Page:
There are only a handful of extant photographs of the first and second generations of the Burgin family in America, as they would have appeared in the late 19th century. These shown below are all the ones I know about.
Perhaps, given their somewhat limited financial means, Thomas and Jane Burgin and their children viewed formal portraiture as a rare luxury, and personal photography as little more than a curiosity– a technical and possibly expensive hobby.
All that would change, though, in fairly short order.
By the time Clarence Burgin and Minnie Morton Rodgers had been married a decade, in the early days of the 20th century, the family was using cameras with a vengeance: amply documenting adolescent acrobatics on the lawn, picnics, neighborhood friends, and camping trips. Who would’ve thought? Burgins as early adopters!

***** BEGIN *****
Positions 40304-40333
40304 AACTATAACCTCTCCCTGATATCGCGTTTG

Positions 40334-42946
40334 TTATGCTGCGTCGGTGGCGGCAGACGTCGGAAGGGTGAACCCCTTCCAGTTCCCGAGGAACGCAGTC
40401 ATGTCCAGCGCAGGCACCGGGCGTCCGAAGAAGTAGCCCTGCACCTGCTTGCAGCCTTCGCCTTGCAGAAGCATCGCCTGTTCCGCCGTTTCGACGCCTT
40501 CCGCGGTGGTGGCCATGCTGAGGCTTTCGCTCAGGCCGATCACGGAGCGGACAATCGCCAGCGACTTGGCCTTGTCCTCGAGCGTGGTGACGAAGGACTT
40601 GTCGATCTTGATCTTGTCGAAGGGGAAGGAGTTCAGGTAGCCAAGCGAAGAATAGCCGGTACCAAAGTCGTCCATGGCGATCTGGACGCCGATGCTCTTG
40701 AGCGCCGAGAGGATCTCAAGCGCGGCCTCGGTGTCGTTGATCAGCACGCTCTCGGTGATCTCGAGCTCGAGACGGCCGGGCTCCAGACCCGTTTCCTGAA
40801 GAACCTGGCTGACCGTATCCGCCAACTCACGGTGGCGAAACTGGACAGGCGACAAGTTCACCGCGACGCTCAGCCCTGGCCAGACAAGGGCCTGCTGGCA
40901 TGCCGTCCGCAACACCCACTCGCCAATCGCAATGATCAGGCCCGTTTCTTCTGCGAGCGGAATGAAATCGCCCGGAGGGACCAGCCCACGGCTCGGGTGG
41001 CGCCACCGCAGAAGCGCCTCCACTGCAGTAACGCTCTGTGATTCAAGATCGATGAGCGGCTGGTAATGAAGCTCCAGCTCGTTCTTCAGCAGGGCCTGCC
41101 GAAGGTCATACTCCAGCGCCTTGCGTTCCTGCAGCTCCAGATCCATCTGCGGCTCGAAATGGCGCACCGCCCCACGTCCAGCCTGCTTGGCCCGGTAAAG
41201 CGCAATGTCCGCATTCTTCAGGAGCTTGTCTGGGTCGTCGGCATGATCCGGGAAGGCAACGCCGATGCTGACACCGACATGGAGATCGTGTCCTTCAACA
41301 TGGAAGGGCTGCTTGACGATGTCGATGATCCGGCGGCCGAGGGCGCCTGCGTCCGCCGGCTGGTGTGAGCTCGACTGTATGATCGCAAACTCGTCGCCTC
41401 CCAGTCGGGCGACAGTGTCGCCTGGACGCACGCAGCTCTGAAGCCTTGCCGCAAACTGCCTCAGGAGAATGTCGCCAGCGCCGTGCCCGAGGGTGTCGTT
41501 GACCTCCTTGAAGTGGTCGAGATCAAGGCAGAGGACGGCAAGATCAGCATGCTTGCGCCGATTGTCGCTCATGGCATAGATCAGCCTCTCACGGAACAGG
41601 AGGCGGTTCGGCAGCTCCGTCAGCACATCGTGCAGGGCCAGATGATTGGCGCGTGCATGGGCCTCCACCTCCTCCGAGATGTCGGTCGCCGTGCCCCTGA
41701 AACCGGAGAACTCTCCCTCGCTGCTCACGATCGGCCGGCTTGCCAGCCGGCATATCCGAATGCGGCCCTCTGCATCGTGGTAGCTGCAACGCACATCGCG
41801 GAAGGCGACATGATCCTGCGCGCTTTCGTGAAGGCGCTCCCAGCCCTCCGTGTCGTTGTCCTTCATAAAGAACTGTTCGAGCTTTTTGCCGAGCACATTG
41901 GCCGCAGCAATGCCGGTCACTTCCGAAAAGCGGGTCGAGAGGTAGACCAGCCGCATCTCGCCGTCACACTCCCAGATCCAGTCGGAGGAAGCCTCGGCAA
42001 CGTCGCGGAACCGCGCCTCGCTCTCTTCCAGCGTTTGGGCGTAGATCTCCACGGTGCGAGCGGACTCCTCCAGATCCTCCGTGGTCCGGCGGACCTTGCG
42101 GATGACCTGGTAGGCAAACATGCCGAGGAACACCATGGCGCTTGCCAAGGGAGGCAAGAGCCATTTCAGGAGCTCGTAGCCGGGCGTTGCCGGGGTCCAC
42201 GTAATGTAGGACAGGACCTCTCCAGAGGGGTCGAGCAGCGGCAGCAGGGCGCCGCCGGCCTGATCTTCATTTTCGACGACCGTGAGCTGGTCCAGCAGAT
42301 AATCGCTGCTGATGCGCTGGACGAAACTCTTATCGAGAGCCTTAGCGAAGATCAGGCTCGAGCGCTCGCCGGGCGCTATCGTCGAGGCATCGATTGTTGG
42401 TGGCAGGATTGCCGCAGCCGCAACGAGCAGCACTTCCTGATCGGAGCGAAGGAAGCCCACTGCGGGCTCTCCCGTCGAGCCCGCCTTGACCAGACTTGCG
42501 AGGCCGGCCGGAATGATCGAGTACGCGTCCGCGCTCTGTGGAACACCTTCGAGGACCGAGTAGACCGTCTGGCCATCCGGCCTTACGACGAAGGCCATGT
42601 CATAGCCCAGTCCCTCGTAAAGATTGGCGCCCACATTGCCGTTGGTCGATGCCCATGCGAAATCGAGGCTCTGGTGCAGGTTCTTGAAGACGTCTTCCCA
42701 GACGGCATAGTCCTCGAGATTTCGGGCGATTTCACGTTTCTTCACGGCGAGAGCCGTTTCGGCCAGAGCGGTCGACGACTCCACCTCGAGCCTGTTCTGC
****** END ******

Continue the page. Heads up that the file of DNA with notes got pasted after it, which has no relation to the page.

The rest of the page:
In a week or so, I’ll have a post devoted to those albums. For now, though, the first few portraits…
Clockwise from left, the immigrants Thomas and Jane Skudder Burgin, (probably) Clarence Burgin as a youth, Minnie Morton Rodgers in her wedding gown, and lastly, Minnie Morton Rodgers, much as my grandfather would’ve known her growing up… He once told me he would playfully take her hand and invoking a popular dance at the time, ask, “Minnie won’t you shimmy with me?” He loved the story.
As an Addendum, and partially because I have no where else to put it, there is also this (courtesy of Elisha Lee): Thomas Burgin’s patent for a curtain-fixture, #99,837, granted less than a decade after arriving on these shores. As Grampa would have said, “No flies on these people!”